Recent Examples on the Web: Noun

Doing so conserves resources (those not wasted on people who are not likely to respond or be in need of help). Austin Frakt, New York Times, "It Saves Lives. It Can Save Money. So Why Aren’t We Spending More on Public Health?," 28 May 2018 The benefit of this method is that the thick mulch conserves soil moisture and smothers weeds. Doug Hall, Good Housekeeping, "7 Ways To Grow Potatoes," 28 June 2016 His family had been manufacturing conserves since 1885 but with regular, unremarkable, dreadfully ordinary berries. Zahra Pettican, Bon Appetit, "This Incredible Strawberry Jam Is Made with Rare, Extremely Tiny Strawberries," 25 Apr. 2018 Purple beets are a positive bummer, leaden slabs squirted with oily olive puree and huckleberry conserves without any dairy or acid to cut through the dense, beety fog. Mike Sula, Chicago Reader, "With Marisol inside the MCA, Jason Hammel paints a new canvas," 13 Dec. 2017

These example sentences are selected automatically from various online news sources to reflect current usage of the word 'conserve.' Views expressed in the examples do not represent the opinion of Merriam-Webster or its editors. Send us feedback.

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First Known Use of conserve

Verb

14th century, in the meaning defined at sense 1

Noun

15th century, in the meaning defined at sense 1

History and Etymology for conserve

Verb

Middle English, from Middle French conserver, from Latin conservare, from com- + servare to keep, guard, observe; akin to Avestan haurvaiti he guards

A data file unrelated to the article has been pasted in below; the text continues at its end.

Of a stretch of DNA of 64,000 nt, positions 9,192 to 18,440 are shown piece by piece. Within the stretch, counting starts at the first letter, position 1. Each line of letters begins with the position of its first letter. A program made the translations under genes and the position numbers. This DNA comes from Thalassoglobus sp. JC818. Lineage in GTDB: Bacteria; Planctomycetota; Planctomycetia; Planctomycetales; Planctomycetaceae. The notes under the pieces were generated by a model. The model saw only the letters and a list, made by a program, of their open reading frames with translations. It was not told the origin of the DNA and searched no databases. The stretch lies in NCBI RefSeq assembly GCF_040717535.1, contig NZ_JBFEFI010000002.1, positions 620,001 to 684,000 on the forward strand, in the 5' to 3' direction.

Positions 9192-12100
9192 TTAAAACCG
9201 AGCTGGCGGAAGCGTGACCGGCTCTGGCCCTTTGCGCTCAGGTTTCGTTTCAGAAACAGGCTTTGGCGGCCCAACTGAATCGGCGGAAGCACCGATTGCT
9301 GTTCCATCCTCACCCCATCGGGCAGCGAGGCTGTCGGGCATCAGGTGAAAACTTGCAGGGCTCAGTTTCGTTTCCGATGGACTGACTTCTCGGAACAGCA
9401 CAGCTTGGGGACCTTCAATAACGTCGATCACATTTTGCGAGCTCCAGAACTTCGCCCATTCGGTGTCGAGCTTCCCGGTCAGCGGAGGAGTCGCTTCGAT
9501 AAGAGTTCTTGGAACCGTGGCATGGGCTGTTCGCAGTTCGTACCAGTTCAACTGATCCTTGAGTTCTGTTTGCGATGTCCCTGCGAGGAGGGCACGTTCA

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Statistics for conserve

Last Updated

10 Sep 2018

Look-up Popularity

Time Traveler for conserve

The first known use of conserve was in the 14th century

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More Definitions for conserve

conserve

noun

English Language Learners Definition of conserve

: a sweet food made by cooking pieces of fruit with sugar

conserve

verb
con·serve | \ kən-ˈsərv \
conserved; conserving

Kids Definition of conserve

 (Entry 1 of 2)

1 : to prevent the waste of Close the window to conserve heat.

2 : to keep in a safe condition : save We must conserve our forests.

conserve

noun
con·serve | \ ˈkän-ˌsərv \

Kids Definition of conserve (Entry 2 of 2)

: a rich fruit preserve

conserve

noun
con·serve | \ ˈkän-ˌsərv \

Medical Definition of conserve 

(Entry 1 of 2)

: an obsolete medicinal preparation made by mixing undried vegetable drugs with sufficient powdered sugar to form a soft mass — compare confection

conserve

transitive verb
con·serve | \ kən-ˈsərv \
conserved; conserving

Medical Definition of conserve (Entry 2 of 2)

: to maintain (a quantity) constant during a process of chemical, physical, or evolutionary change a DNA sequence that has been conserved

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Comments on conserve